The Fifth Amendment to the U.S. Constitution provides protection against compelled self-incrimination. Police are required to use certain procedural safeguards to secure this protection, including warning individuals involved in a custodial interrogation that they have the right to remain silent and that any statement made can be used against them. A failure to provide this warning, called the Miranda warning, prior to custodial interrogation can result in suppression of the statements made during the interrogation, unless there is an applicable exception. The Fifth District recently considered the application of the public safety exception to Miranda in State v. Maloney.
This case arose from a shootout between two rival motorcycle gangs in a VFW parking lot. The first police officer to arrive on the scene saw several people in the parking lot, some who were seriously injured and two who were dead. He requested assistance from all available officers and deputies. The dispatch request indicated there was ongoing shooting. To secure the scene, police handcuffed between 30 and 40 people and had them lie on the ground. They roped off the parking lot and controlled access to the scene.
The defendant was among those who were handcuffed. He was patted down and searched. Another officer seized a knife and a .22 caliber pistol from him and placed them near the defendant so that they could be collected and inventoried later.
The officers testified that the people who were being detained were placed not under arrest but under investigative detention for the safety of the public and the officers. The defendant was cooperative, and the officer testified there was no evidence that he was a suspect at the time.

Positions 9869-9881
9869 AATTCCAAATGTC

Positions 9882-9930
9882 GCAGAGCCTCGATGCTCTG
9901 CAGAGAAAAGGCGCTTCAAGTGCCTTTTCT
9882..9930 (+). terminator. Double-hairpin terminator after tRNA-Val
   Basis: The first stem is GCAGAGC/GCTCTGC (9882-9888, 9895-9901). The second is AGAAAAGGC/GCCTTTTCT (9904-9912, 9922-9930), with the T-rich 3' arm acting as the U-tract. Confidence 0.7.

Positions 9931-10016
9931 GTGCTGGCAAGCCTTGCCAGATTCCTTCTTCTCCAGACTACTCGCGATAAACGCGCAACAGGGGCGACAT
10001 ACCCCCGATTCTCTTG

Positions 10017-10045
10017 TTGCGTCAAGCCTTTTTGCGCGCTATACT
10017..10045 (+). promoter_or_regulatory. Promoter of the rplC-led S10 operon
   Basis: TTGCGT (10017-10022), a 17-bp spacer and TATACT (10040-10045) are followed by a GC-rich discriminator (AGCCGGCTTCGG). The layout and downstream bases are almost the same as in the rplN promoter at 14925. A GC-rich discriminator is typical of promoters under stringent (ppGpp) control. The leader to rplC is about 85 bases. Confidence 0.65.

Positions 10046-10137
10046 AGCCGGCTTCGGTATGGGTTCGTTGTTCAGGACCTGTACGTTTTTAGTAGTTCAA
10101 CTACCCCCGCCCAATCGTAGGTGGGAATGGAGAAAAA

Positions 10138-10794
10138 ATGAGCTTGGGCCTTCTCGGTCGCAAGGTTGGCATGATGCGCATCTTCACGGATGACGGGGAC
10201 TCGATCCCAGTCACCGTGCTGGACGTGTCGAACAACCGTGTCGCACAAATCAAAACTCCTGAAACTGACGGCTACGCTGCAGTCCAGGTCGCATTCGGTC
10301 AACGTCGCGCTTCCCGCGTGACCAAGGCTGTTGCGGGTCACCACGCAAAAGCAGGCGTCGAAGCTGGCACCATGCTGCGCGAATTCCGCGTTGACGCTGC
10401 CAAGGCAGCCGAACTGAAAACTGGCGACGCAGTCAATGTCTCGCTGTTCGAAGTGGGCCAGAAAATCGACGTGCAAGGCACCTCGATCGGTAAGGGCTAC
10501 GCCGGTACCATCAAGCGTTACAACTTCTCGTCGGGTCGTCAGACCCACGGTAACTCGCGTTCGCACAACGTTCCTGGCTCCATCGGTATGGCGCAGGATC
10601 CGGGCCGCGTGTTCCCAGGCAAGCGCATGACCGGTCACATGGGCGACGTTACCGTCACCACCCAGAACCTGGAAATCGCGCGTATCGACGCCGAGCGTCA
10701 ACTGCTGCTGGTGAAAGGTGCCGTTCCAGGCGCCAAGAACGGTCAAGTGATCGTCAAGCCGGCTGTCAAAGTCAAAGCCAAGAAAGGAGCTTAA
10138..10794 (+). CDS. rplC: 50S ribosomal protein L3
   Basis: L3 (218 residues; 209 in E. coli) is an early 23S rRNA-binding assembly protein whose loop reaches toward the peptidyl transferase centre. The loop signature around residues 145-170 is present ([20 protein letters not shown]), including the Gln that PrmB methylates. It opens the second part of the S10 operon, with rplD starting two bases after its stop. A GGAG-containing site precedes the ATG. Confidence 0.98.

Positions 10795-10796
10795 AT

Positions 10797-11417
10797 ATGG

A sergeant collected the weapons to keep them from being in the open. He then had the detainees identify their property so that it could be bagged. As part of this process, he took the handcuffed defendant to the area where the seized property had been placed and asked him to identify his property. The defendant identified the pistol and the knife as his. The sergeant saw that the defendant was wearing a holster that was too large for the .22. The sergeant then asked the defendant if he had another weapon. The defendant said he had a .380 caliber pistol and gestured to the area where he dropped it. The sergeant testified that he did not place the defendant under arrest and therefore did not provide a Miranda warning. He further testified that he did not know at that time if the defendant was a suspect or a victim.
The defendant was held as an investigative detainee for about 12 hours. He was handcuffed the whole time, except brief periods to allow him to drink water or receive a gunshot residue test. Most of the other detainees were released as the investigation progressed during the day. The defendant and three other people were subsequently arrested and charged. The police read the defendant his Miranda rights at approximately 10 p.m.